⦁ Question every negative thought that you have, asking yourself whether or not they are true, accurate, or even possible. Most negative thinkers can be pretty sarcastic and demanding of others who violate their sense of self. Question your own thinking in the same manner. Decide which thoughts are helpful and which thoughts are not. You’d never talk to somebody else the way you talk to yourself. Give yourself the same consideration you’d give to a loved one with your self talk.
⦁ Develop some lifestyle practices that minimize amount of thoughts that you have. A mindfulness practice is a great way to be fully present in a moment or activity. Use the search box of this blog for simple and easy ways to develop a regular practice.

Thoughts create our reality and our interpretation of reality determines our view of our life.Positive Becoming aware of the nature of our habitual thinking is the first step to deciding how we want our life to be. The ability to choose how we feel about our life is perhaps the most important way a human can adapt to the world.

“A man’s mind may be likened to a garden, which may be intelligently cultivated or allowed to run wild; but whether cultivated or neglected, it must, and will, bring forth. If no useful seeds are put into it, then an abundance of useless weed seeds will fall therein, and will continue to produce their kind.” – James Allen, As a Man Thinketh

For some easy to understand help to change your negative thinking, refer to: http://mindbodycoach.org/products-2/


P. S. If you found this article helpful, you may benefit from some personalized mindbody coaching. Contact me at http://mindbodycoach.org/contact-us/ if interested in online mindbody coaching. Please check out my Products page through the link at the top of this post.. Follow me on Facebook, Twitter, YouTube, and social media. Email me with questions at john@mindbodycoach.org

Embrace The Suck : Coping With Life’s Unsavory Moments

“Embrace the suck!”- Anonymous

We live in a very exciting time in human history. We have access to everything on the planet, or at least it seems that way. In developed nations, we have access to medical care that would have been science fiction as little as 50 years ago. Our phones have become our libraries, televisions, maps, calendars, calculators, and shopping malls. We have so much at our disposal that we feel we are enjoying a full and complete life. We talk about people “having it all,” but does anybody truly have all aspects of life in the 21st century?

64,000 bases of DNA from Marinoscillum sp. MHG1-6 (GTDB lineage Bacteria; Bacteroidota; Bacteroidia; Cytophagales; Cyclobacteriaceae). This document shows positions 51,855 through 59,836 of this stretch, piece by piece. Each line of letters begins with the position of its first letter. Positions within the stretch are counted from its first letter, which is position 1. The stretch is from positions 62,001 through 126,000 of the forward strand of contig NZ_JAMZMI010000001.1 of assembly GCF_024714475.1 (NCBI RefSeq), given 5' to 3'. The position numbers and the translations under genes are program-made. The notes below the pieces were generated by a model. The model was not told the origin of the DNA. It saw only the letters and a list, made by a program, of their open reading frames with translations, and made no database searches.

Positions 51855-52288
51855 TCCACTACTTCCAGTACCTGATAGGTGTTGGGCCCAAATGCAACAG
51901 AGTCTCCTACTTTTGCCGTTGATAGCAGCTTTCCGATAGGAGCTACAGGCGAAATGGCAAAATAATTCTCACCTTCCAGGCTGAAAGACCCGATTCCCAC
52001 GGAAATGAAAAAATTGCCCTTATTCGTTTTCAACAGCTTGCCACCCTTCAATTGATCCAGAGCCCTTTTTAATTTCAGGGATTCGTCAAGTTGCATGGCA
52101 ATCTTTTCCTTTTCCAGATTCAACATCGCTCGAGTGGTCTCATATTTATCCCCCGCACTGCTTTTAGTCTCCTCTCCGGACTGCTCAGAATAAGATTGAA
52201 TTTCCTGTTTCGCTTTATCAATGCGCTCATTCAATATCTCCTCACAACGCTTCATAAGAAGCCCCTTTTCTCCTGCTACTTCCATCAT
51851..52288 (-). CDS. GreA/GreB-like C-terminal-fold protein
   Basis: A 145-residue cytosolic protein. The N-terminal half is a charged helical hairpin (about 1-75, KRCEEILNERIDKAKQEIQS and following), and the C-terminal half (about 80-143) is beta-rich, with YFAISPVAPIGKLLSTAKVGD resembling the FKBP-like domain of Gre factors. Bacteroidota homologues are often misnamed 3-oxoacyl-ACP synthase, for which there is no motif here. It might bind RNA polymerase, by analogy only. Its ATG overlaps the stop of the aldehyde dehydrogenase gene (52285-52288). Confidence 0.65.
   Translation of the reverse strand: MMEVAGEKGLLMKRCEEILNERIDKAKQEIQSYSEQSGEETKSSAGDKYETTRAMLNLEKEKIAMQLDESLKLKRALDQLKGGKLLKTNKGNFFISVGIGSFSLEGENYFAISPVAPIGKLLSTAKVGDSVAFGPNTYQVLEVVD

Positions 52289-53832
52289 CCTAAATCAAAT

Every once in a while something happens that in previous generations and times would have been a routine event. Some of these routine events would be absolutely disgusting to the typical 21st century resident of a developed nation. Just the other day there was a deerpicture on the Internet of a 14-year-old girl from Oklahoma who had shot a record-breaking, 16 point white tail buck deer on her father’s ranch. The picture was not on the Internet more than an hour when a protest movement from people who thought it was barbaric and disgusting began, and the whole story went viral within a few hours. While the 21st century has the luxury of being outraged, this would have been cause for celebration 150 years ago, meaning that a family would be able to consume meat as a source of protein throughout the upcoming winter. Ironically, many who were outraged and shared that image with their Facebook friends probably had a steak dinner that night, a fast food hamburger, or some type of animal based protein source themselves. What is it about actions like procuring your own meat that we find distasteful?

There are many things that modern man has the ability to pay someone else to do for baby-changingthem. Occasionally, an event passes your way that you have to deal with yourself. As a dad, you have to change your child’s diaper yourself, because your wife is not home. Or, you have to bandage up a gaping wound from a cut your child received on the playground and get her to the emergency room at the nearest hospital. Your toilet backs up, and your basement is filled with sewage. Your 13-year-old dog has been suffering for months and needs to be put down. If you’re honest with yourself, in most cases your immediate response is, “Who can I pay to do this for me?”